The Supreme Court has requested briefing from the US Solicitor General in the pending case of Ariosa Diagnostics, Inc., v. Illumina, Inc., Sct. Docket No. 18-109. The case focuses on core aspects of patent law — what “counts” as prior art. The petition focuses on the prior art date of unclaimed information found in a published patent application when that information was is also found in a provisional application relied upon as a priority document.
Question Presented: Do unclaimed disclosures in a published patent application and an earlier [unpublished] application it relies on for priority enter the public domain and thus become prior art as of the earlier application’s filing date, or, as the Federal Circuit held, does the prior art date of the disclosures depend on whether the published application also claims subject matter from the earlier application?
In Alexander Milburn Co. v. Davis-Bournonville Co., 270 U.S. 390 (1926), the U.S. Supreme Court provided a portion of the answer — holding that an unclaimed invention found in a later issued patent is “made public property” as of its filing date. That statement though came as an interpretation of no-longer-active provision that the patentee must be “the original and first inventor.” Rev. Sts. § 4920. In addition to interpreting a different statute, the court in Milburn also did not consider the priority question.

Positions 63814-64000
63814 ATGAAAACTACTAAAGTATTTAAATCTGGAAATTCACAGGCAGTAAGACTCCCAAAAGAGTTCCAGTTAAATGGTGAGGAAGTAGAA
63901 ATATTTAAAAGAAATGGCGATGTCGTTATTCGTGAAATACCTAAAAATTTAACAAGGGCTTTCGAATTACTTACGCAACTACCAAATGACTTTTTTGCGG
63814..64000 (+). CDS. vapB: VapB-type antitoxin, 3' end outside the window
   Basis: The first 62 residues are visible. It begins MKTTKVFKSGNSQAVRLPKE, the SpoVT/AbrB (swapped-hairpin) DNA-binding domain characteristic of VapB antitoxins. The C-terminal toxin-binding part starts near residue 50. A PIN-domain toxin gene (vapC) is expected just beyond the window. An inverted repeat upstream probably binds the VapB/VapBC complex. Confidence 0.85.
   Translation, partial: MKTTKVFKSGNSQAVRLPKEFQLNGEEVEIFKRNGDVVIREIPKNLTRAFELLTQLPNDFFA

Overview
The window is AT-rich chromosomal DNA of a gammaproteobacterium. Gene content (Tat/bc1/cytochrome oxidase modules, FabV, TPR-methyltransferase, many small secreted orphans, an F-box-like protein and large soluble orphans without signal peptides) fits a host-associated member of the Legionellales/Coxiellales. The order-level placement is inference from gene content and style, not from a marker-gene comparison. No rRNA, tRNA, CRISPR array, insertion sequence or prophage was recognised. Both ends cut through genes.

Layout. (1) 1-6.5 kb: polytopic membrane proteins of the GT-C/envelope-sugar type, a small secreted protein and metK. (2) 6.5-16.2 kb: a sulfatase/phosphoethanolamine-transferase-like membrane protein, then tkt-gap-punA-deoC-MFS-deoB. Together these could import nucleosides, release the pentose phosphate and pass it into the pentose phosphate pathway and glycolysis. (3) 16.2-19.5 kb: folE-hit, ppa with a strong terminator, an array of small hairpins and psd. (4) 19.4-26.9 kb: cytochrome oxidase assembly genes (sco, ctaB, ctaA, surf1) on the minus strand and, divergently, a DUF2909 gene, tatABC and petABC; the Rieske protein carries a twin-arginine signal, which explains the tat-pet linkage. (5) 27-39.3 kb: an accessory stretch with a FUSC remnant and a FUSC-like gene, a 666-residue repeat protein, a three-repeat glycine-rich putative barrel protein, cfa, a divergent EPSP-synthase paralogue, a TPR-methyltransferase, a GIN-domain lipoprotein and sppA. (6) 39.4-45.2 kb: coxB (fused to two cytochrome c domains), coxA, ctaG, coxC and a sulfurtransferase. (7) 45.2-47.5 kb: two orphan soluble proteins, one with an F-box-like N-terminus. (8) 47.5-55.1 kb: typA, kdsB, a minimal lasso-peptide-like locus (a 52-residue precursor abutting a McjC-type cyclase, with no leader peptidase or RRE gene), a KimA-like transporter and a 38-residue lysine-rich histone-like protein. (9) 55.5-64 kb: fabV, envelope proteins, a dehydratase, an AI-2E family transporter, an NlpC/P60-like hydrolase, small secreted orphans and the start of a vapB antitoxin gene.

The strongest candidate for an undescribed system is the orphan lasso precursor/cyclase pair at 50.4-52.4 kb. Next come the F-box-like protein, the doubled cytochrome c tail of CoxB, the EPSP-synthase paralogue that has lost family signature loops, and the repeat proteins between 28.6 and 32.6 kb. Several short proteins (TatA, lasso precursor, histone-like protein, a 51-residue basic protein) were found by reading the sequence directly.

The relevant statute for this case is pre-AIA 102(e) — which also does not spell out what should happen in this situation — but nothing in the statute suggests to me that we should limit the prior art impact of priority filings to disclosures that are claimed in later patents or patent applications. However, the Federal Circuit ruled in this case that that a published application can count as prior art as of its provisional filing date — but only as to features actually claimed in the application. According to the court, features disclosed in the provisional but not claimed in the published application will only be prior art as of their date of public disclosure.
The opposition briefing makes a big deal of the fact that this case focuses on the outgoing pre-AIA statute. However, I expect that the ruling that the court makes here will carry-over post-AIA. [More on this in an upcoming separate post]